Efforts like the OHA will provide support for the underlying software that Sprint Nextel believes will "alter how devices work and how applications are developed," the executive said.
Among the other strategies the carrier is pursuing to benefit new innovation in the mobile Web space is the planned launch of its Xohm WiMax services, which will potentially open devices to a whole new range of content services, "whether we control them or not," said Dziak.
Rich Miner, vice president of wireless strategy at Google, said that response to Android and the OHA has been overwhelmingly positive as industry players appear to have warmed up quickly to the search giant's effort to create a new focal point for open development for handhelds and applications.
"One of the refreshing things is that we have a large, broad alliance joining to build this platform, the message of openness is resonating, and carriers and device [manufacturers] realise that embracing openness doesn't mean they lose control," Miner said. "This type of effort allows them to balance their interests with the benefits of openness, such as driving a lot more innovation; they understand that they will end up with many more developers who are able to take full advantage of the platform."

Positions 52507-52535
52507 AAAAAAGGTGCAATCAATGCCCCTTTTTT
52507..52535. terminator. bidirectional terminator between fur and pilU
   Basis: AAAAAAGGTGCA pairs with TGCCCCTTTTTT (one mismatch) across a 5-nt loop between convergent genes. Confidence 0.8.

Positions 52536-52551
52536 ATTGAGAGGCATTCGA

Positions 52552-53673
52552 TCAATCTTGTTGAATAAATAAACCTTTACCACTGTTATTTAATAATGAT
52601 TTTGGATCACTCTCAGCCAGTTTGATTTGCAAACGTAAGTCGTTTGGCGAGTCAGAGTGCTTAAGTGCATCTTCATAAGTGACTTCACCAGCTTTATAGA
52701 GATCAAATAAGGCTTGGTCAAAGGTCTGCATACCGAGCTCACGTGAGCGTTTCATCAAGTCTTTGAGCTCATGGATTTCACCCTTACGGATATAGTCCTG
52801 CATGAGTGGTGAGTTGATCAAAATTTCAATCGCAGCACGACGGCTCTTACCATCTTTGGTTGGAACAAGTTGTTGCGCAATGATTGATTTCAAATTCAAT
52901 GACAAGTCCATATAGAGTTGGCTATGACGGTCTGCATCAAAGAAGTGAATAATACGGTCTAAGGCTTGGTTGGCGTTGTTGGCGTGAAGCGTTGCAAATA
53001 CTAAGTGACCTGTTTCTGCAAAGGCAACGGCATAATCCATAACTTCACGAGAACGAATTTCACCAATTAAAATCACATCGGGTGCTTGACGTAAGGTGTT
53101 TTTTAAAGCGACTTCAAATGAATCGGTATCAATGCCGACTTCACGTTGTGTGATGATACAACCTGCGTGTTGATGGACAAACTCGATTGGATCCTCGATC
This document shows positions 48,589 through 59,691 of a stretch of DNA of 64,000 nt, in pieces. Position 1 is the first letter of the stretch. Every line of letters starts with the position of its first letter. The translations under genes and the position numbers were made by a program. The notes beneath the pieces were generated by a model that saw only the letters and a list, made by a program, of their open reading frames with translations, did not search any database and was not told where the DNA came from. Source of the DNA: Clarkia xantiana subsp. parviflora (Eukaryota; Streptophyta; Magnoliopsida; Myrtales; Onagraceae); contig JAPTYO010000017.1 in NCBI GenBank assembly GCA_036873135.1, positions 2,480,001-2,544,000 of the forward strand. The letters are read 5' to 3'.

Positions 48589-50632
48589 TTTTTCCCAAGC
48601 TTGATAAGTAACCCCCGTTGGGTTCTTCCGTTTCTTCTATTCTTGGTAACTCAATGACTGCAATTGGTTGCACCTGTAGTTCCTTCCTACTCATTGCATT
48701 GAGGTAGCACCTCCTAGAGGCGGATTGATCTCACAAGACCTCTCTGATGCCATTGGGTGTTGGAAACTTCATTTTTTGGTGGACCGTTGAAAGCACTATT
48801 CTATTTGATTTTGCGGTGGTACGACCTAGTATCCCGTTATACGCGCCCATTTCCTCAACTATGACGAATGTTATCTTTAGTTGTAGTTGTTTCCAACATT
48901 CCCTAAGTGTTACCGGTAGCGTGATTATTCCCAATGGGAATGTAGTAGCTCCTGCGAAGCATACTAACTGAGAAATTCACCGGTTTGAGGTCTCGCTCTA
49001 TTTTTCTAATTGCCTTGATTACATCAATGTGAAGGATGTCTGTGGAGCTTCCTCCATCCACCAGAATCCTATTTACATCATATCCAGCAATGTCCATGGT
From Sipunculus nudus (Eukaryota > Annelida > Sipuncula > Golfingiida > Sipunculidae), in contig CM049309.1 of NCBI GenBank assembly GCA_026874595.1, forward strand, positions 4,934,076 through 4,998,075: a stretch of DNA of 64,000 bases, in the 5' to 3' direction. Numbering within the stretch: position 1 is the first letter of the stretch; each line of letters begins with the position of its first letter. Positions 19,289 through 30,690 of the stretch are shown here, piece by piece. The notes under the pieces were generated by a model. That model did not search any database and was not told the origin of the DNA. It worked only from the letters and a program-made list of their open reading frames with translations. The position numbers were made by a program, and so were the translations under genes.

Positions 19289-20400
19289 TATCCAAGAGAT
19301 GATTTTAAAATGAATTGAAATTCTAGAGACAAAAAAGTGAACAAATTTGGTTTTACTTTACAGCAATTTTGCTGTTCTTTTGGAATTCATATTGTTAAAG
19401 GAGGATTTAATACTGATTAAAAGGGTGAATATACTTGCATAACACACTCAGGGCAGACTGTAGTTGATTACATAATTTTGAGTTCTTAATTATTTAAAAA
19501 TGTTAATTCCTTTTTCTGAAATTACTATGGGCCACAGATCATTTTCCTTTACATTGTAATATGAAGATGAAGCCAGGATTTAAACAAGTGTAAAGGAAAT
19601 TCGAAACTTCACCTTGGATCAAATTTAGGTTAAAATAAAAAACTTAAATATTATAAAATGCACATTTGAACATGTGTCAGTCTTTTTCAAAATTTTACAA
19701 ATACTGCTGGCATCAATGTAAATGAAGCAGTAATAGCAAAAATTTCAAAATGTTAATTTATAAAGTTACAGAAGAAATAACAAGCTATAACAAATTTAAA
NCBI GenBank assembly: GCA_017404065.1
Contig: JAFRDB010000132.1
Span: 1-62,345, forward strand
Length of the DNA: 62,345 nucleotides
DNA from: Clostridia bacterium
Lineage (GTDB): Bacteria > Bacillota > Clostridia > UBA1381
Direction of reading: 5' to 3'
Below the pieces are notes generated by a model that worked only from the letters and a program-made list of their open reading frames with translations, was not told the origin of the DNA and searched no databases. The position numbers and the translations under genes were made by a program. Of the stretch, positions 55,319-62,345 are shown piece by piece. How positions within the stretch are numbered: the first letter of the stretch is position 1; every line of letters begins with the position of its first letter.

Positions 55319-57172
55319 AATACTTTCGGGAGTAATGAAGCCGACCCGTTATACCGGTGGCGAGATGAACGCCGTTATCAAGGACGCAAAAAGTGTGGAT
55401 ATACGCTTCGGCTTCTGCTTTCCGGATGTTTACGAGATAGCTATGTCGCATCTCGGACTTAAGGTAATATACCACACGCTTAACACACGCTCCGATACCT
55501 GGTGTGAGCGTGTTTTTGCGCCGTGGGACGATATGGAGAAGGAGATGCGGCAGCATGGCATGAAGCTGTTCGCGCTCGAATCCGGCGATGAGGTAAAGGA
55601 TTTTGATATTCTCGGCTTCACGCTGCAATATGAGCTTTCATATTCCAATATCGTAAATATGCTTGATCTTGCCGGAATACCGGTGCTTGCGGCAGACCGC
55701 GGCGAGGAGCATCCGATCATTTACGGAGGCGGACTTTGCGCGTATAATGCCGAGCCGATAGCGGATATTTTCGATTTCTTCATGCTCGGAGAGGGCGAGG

Mobile applications makers and content providers have struggled mightily in the past with the decisions they have been forced to make in tailoring any products or services they launch to run on the disparate devices and services currently on the market, most of which have been walled-off in proprietary networks.
Such companies will truly welcome the adoption of open mobile Web standards as they believe the platforms will take away those barriers and allow them to create more robust applications that can run on any device, or any carrier network, said Greg Clayman, executive vice president of digital distribution and business development at MTV Networks.
"It's hard to understate the importance of openness in mobile devices and platforms. We must move beyond the carrier-controlled devices and applications model," Clayman said. "There's already an entire world of consumer devices out there for us to take advantage of, and that will only be possible if we open mobile platforms; the Web itself flourished primarily because of its underlying concepts of openness to everyone and anyone."